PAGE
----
Lory: If Apple is just going to update the iPad Air with all of the same features as the iPad Pro, then it's cool with me. But, to me, "Pro" means bigger just like "mini" means smaller. If the iPad Air is going to get the bells and whistles of the larger tablet, I'd love Pencil support and a Smart Keyboard.
Georgia: It feels like the natural evolution of most of Apple's product lines is towards a range of sizes that include small, medium, and large. So, a medium-sized iPad with all the capabilities of the larger iPad Pro makes sense to me.
I hope Apple simplifies as well, though. I get that they leave older iPads on the market as a way to provide people, schools, and business with lower cost options, but the product line feels muddled these days.
Joe: If they can, then yes, they should absolutely introduce a 9.7-inch iPad with the features of the Pro. In particular, I hope to see the Smart Connector make an appearance, with its quick and easy connections. In fact, Apple, feel free to bring the Smart Connector to all of your devices. I won't stop you. Along that same line of thought, a smaller version of the Smart Keyboard would be welcome. I'd hope that support for the Apple Pencil would be included as well.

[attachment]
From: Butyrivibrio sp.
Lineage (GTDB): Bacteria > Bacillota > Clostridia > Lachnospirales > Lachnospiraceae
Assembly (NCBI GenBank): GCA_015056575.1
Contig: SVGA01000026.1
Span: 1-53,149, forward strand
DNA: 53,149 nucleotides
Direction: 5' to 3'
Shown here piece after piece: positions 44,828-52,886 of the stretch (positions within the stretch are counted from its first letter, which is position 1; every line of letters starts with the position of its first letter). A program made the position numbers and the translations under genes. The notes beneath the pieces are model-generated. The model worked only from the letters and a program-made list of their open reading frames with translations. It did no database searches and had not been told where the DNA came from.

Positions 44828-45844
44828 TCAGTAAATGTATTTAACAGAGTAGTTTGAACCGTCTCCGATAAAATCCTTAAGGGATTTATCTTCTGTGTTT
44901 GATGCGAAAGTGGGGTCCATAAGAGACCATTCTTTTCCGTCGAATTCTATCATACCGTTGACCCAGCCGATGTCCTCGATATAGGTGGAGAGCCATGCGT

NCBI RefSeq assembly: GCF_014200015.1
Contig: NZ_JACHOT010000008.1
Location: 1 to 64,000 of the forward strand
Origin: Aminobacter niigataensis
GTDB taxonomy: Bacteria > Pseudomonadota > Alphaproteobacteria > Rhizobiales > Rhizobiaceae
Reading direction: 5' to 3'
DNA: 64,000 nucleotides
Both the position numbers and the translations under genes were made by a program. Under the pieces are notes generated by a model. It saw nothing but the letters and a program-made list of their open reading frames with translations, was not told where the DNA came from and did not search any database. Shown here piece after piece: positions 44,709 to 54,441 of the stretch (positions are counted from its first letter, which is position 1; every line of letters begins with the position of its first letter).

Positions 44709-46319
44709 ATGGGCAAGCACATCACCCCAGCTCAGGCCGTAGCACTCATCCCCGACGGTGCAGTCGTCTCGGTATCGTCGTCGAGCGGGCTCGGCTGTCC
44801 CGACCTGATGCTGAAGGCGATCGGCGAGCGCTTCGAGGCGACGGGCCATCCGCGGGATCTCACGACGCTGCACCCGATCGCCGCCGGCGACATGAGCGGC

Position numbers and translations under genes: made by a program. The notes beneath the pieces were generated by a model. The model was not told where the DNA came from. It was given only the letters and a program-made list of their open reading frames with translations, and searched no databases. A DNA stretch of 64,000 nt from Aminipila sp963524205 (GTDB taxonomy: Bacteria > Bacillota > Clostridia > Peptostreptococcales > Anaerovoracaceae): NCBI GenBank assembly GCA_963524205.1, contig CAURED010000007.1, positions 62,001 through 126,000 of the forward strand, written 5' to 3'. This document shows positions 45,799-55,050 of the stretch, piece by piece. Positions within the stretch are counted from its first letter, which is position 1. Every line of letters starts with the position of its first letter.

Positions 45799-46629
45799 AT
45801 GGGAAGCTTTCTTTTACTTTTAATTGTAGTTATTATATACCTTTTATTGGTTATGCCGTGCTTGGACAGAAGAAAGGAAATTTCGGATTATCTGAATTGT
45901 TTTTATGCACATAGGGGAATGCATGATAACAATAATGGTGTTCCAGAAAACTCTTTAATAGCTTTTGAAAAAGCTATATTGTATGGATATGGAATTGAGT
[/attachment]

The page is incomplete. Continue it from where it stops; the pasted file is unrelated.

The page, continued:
Rene: Yes they should and everything possible. What, you want more? Okay. The 9.7-inch size is the original. Sure, the mini is ultra-portable and the Pro ultra productive, but there really is a sweet spot in the middle.
It's such a sweet spot that people who bought the original, or the iPad 2 or iPad 3, have held on to them. They've been tablet enough for the majority. In order to get that massive install base to upgrade, absent hardware failure, Apple has to offer compelling new features.
Apple Pencil and Smart Keyboard support are compelling features for creatives. Four speakers and a much better camera may just be mildly compelling for the mainstream as well.
Either way, a 9.7-inch iPad Pro is likely to drive more upgrades than "just" an iPad Air 3.
If, like Daniel said, the price isn't a downer.
Apple Watch already has numerous finishes and a plethora of bands. What's still missing and what do you want to get?